Knife Party – Abandon Ship (Album Review)

Published by Alex on


Rob Swire and Gareth McGrillen, formerly two-thirds of Pendulum, but now comprising one hundred percent of the balls-to-the-wall EDM spectacle that is Knife Party, are back with a brand new EP under the latter moniker after more than a year and a half. And the title of this new album, Abandon Ship, is fitting, considering what a leaky project it has been. As fans no doubt already know, the duo have been consistently posting both snippets as well as entire songs from the album (including its first single, “Boss Mode”) since earlier this summer, far ahead of today’s official release.

But as fans who have been enjoying these sneak previews also have probably already concluded, this is decidedly not a typical or expected release from the dark and stormy drumstep duo, whose contribution to the proverbial “drop”—a term so ubiquitous with EDM and modern rave culture that Key and Peele even made it the focus of a hilarious skit—cannot be denied, no way, no how. Honestly, anyone between the ages of 18 and 30 to claim that they’ve never heard the line “you blocked me on Facebook, and now you’re going to die,” or to have completely lost his or her mind for the laser beam-infused, nuclear onslaught that immediately follows, must have rented out a sizeable rock back in 2010 (as we Millenials simply cannot afford to buy) and been living under it ever since. Indeed, other than Skrillex’s “Bangarang,” “Internet Friends” is probably the most recognizable (and arguably overplayed) hardstyle EDM song ever made. And the list of mosh-worthy Knife Party tunes hardly ends there; just to name a few others, “Centipede,” “Fire Hive,” “Rage Valley,” and “Bonfire” are all sure to bring your blood to a boil.

This is not to say that Knife Party completely shed their identity in Abandon Ship—so you can exhale, this isn’t going to be another Worlds (Porter Robinson fans know what this means). Several tracks bring the famous brand of fire-and-brimstone for which Knife Party is so famous, most acutely in “Give It Up,” which perhaps because it so clearly mimics another iconic Knife Party jam, the aforementioned “Bonfire,” has been the best-received among the group’s rabid fan base. Being fans ourselves, Rabbits would have to say that this is the best track on the album:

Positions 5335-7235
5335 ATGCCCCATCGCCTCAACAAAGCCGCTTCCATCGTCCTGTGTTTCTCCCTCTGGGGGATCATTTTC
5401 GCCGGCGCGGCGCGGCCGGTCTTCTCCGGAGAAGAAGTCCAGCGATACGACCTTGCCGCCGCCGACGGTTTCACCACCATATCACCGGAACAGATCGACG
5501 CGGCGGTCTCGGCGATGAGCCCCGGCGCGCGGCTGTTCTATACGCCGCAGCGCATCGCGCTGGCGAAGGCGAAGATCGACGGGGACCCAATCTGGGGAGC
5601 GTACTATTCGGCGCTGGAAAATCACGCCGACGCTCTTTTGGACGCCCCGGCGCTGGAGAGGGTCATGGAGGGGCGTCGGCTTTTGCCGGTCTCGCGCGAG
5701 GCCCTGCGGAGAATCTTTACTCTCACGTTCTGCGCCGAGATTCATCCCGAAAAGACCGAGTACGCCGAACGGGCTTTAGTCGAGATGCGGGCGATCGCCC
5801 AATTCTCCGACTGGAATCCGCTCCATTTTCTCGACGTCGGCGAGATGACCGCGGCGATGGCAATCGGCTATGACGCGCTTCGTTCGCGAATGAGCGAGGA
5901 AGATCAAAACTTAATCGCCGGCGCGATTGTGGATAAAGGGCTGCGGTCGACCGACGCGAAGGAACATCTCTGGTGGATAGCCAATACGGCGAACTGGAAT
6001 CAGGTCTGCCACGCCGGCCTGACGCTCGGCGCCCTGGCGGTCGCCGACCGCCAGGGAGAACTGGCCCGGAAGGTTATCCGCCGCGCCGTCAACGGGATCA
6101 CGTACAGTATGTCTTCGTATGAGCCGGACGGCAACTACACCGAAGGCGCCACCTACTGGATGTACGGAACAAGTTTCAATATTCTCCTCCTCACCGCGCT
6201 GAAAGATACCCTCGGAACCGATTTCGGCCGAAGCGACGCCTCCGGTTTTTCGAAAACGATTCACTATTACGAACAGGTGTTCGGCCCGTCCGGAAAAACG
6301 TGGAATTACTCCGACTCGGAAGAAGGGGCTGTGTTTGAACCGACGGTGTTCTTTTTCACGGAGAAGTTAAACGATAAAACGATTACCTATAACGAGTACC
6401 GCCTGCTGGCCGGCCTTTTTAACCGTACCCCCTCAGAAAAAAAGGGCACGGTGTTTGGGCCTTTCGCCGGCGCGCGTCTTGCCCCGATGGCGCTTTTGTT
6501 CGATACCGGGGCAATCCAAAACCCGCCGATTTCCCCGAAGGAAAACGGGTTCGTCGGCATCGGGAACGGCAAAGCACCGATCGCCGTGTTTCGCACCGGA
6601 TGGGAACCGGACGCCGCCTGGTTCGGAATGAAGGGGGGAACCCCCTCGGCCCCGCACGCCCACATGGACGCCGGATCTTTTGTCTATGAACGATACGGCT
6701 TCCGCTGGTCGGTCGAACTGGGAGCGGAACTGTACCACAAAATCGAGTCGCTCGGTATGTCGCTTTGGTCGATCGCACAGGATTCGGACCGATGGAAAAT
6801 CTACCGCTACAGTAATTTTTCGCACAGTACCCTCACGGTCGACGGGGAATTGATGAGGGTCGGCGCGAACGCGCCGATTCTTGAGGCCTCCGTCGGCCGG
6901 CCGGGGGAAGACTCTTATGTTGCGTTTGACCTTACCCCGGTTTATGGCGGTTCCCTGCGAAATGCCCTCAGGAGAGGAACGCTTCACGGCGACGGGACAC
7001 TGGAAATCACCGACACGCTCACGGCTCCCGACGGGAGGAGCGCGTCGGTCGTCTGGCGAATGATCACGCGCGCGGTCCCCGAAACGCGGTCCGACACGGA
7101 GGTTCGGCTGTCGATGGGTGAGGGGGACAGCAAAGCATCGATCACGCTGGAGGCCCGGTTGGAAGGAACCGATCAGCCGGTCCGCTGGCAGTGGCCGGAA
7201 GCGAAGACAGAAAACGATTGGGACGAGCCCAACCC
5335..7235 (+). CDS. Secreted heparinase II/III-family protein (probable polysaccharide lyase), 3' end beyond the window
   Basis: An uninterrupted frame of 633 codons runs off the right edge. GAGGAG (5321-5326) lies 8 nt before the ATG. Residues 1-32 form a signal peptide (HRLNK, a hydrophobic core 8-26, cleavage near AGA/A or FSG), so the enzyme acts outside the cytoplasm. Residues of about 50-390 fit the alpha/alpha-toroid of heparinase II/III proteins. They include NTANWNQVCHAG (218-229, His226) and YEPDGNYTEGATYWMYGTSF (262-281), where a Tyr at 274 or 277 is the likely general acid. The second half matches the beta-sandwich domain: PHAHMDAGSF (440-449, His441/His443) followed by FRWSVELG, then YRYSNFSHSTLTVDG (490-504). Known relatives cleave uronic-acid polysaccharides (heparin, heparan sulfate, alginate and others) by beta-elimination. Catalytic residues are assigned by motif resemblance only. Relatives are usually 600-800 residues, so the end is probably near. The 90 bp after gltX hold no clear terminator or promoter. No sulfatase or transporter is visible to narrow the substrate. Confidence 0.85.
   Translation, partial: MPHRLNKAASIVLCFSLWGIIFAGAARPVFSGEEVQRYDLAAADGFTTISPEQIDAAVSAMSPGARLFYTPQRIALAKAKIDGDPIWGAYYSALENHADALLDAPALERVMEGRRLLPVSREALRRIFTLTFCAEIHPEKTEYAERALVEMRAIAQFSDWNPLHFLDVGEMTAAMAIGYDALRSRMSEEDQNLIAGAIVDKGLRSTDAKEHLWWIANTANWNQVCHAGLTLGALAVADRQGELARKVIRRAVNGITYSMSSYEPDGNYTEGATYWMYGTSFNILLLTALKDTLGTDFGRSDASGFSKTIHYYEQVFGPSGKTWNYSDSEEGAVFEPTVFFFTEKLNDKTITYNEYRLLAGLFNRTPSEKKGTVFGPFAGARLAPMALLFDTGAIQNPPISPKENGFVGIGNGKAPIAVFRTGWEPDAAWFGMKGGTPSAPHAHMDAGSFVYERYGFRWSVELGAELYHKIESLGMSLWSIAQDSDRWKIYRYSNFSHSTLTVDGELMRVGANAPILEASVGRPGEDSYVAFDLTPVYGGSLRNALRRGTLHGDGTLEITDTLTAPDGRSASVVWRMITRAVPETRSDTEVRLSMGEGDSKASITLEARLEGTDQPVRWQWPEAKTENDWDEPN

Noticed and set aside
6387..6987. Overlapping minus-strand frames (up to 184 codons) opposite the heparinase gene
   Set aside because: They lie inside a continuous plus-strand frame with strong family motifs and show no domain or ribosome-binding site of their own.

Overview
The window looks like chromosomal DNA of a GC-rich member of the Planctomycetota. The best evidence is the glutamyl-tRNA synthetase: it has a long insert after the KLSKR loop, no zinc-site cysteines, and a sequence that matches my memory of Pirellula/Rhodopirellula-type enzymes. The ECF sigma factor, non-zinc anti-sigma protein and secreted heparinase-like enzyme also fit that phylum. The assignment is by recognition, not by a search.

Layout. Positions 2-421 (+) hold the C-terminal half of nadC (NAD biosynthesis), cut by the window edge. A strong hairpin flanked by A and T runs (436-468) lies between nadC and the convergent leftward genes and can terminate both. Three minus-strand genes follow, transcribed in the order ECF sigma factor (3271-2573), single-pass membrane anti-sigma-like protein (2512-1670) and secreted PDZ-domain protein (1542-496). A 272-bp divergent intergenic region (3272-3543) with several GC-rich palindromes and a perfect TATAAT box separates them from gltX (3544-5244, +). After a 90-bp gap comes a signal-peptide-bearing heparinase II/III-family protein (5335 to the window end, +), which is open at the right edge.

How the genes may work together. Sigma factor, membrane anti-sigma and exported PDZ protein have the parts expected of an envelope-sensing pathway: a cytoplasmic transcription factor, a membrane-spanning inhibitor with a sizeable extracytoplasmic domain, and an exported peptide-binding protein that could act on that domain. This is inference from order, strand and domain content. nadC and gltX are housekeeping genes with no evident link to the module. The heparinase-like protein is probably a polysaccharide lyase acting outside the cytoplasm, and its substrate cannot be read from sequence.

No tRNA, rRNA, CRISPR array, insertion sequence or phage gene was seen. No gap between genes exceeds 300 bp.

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Another honorable mention in the department of hardstyle/drumstep is “404,” which features a number of iconic synth and computer sounds.

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But otherwise, Knife Party has made a clear attempt on this album to emerge from the distinctly “Halloween-esque” habitat in which they’ve thrived the past few years (even going so far as to name their last album “Haunted House”). Okay, maybe that is just a slight overstatement considering that the cover art for Abandon Ship is distinctly orange and black, as well as the fact that the album was originally supposed to drop quite conspicuously at the end of October (though got held up for another month). Regardless, however, there is no way around that Knife Party has “taken a stab”—so to speak—at genres seemingly well outside their comfort zone. To wit, the duo forthrightly acknowledge as much toward the end of the album in a relentlessly upbeat and catchy jam, “Superstar,” which, just prior to the drop, features a robotic voice that poses the following: “Oh my God. What the fuck is this disco shit? What happened to the dubstep?”

Yet somehow Knife Party makes this foray into the unknown seem effortless, as if they’ve always had these tracks, or at least the ideas behind them, right in their back pockets (admittedly, given the number of years they’ve been at this, they probably have a lot more tricks up their sleeves). This is especially true for one song in particular: “Micropenis” (yup, you read that right). The song begins in somewhat typical fashion, featuring a brooding and slightly demonic vocal track, and even opens with a sample of a door knock, perhaps as an homage to “Internet Friends.” However, the drop comes straight out of left field, pulling the listener into a syncopated and richly layered tech house groove that one might expect from a deadmau5 set. Melody is used sparingly; rather, what drives the track are about 7 differently pitched percussive sounds.

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Knife Party gave it their all in Abandon Ship, setting sail for uncharted territories while still providing some of their old school flavor. You can listen to the album in full below:

Rabbits’ Score:  4.5/5


Electronic Music Editor of Rabbits Black, living life for the next drop in San Francisco proper. Contact Alex for anything that has wubs, wobbles, glitches, samples, breaks, LFOs, or an objectively exorbitant amount of low end.


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